Artist: Metatron Omega
Album: Illuminatio
Release date: 26 September 2017
Label: Cryo Chamber

01. Ecclesia Universalis
02. Heosphoros
03. Illuminatio
04. Thy Light
05. Mysteriis De Sanguine
06. Sacrum Noctis
07. Chalice of Eternity

Metatron Omega made their debut on Cryo Chamber in mid-2015 with the album Gnosis Dei. Gnosis Dei was a tour de force in esoteric/gnostic dark ambient music. Thick reverberating drones set the background accompanied by the deep voice of Scorpio V reciting religious texts as if he were raised above some post-apocalyptic congregation. The music speaks its dark sermon directly to the listener. Whether Scorpio V felt that he’d said enough on Gnosis Dei or he decided that spoken word vocals were unnecessary to his ultimate vision, he moved away from this style on the two following albums: Sanctum and this latest release Illuminatio. Sanctum doubled down on the atmospheric, choral and chant components leaving the actual reading of religious texts to the listener and instead providing an ever deeper and denser backdrop to their pious esoteric meanderings.

On Illuminatio, Scorpio V takes all that he learned from Sanctum and further refines these elements. The raison d’être-esque chants and choral elements become even more polished on this release. The voices of this dark choir are at times beautiful at others they are distorted and almost take on a daemonic quality. The foundational elements of drone drenched in a thick layer of reverb have a consistent density. This dense atmosphere brings the darkest images to the mind, as if we, the listeners, were part of this gnostic congregation of the damned. One may easily imagine the remnants of a glorious cathedral, pews rotting and wormridden. The congregation dressed in filthy damp rags, shivering in their seats as a cold and musty wind blows through the collapsed ceiling. An unholy choir stand in the chancel delivering their contorted hymns as a thick cloud of frankincense floats between them and the onlooking crowd. The smoke, burning the eyes and lungs of the congregation, at least masking the noxious odor of mold and decay.

These dark occult images of are likely to materialize differently for each listener. One’s position on religion will likely dictate their reaction to and understanding of the presented soundscapes. Scorpio V focuses his art on what appears to be a well thought-out version of gnosticism, so from his perspective, their is likely a direct religious element to these tracks. This sentiment is likely to be shared with a vast number of his followers. For those of us completely devoid of religious leanings, this Metatron Omega trilogy draws images of the end of religious order, the last sermons and hymns of a dying congregation, making one last pious attempt at reaching the ears of the gods in a broken and dying world. Whatever your thoughts on religion, just as with those classic raison d’être albums, there is plenty of reason to enjoy the beauty of these works. Metatron Omega has certainly come a long way in realizing his visions, the merits of this latest opus, Illuminatio, cannot be understated.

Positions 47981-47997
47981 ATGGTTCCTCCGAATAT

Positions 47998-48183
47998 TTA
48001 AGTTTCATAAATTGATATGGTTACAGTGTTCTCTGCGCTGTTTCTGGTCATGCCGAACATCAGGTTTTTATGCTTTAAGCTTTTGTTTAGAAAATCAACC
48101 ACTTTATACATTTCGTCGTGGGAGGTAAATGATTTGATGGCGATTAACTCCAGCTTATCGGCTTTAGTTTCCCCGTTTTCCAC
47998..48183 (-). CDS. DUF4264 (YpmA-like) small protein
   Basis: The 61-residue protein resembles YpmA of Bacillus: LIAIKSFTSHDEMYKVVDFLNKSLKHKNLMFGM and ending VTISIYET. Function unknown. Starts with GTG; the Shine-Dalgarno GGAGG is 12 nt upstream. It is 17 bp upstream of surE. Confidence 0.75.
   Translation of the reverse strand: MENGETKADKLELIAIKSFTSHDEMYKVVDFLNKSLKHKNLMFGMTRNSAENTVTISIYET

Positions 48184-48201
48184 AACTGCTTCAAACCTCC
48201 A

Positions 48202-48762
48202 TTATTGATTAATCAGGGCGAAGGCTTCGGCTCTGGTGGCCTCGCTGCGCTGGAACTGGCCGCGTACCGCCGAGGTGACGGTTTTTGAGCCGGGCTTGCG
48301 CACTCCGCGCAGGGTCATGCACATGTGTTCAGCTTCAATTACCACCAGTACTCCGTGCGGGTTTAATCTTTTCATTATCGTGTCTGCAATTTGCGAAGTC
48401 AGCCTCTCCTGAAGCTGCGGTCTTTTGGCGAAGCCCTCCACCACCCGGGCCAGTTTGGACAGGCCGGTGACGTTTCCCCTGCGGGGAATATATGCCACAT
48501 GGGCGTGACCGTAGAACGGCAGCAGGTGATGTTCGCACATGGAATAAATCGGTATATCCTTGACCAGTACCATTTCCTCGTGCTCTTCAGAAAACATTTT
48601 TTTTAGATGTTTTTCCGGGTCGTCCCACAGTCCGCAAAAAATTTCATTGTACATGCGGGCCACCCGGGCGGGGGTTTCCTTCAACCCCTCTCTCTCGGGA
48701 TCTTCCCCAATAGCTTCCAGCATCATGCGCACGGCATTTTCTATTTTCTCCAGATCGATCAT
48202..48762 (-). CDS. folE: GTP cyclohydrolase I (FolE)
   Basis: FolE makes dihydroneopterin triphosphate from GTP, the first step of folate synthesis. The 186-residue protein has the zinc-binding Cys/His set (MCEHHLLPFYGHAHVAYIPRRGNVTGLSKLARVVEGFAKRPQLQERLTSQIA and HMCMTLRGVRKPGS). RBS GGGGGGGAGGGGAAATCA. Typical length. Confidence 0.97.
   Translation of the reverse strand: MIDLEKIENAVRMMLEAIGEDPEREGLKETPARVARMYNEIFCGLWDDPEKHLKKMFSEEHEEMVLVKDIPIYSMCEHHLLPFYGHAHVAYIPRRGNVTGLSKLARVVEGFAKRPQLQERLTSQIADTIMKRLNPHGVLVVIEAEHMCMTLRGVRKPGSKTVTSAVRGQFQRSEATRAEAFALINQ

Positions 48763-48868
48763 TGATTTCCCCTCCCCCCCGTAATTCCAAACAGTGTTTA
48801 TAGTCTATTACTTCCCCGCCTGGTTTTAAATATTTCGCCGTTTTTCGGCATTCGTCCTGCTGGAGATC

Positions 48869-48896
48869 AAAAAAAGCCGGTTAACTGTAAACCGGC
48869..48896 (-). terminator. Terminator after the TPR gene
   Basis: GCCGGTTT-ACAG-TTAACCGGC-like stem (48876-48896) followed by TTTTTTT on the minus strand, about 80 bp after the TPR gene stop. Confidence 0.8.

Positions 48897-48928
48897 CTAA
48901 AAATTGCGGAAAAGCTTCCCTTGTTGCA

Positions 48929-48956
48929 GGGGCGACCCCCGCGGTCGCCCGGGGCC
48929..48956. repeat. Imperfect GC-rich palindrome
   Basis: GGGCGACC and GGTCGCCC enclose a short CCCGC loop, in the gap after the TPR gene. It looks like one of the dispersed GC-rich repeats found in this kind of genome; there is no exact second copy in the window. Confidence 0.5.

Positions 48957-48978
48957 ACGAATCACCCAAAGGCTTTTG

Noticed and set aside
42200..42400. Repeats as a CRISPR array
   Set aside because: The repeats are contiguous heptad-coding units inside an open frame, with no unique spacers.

Metatron Omega, as a whole, can be seen from a more cinematic perspective, if one so chooses to take this route in their listenings. The first album, Gnosis Dei, lays out the groundwork for the trilogy, the hermit speaks out to us, explaining his path to enlightenment. On Sanctum, we can imagine the protagonist moving much closer to his ultimate enlightenment, no longer requiring explanation or dictions of any kind. He basks in the energies of the cathedrals he visits and the tomes he has uncovered. The hermit enters the halls of ancient orders and performs the required rituals to achieve his ultimate enlightenment. Illuminatio takes us beyond the earthly realms. The hermit has ascended, he’s become illuminated. He now resides in the aether, amongst the cosmic choirs beyond the limits of the laws of nature and order.

Illuminatio can be enjoyed as an aid to one’s spiritual enlightenment or as a backdrop to reading, studying or secular meditation. The album can be seen as a truly religious experience or as a well-rounded dark ambient album from an artist that is achieving an “enlightened” status among his peers. There is no shortage of great music to be experienced on Illuminatio, it is certainly his strongest release to date. Whatever your goals may be, Illuminatio should prove to be an enjoyable experience for any fan of the cathedralic sub-genre of dark ambient music. Listening to this trilogy as a whole, seeking a greater message or enjoying it as a stand-alone album, dark ambient fans should all find something to draw their interest.

Written by: Michael Barnett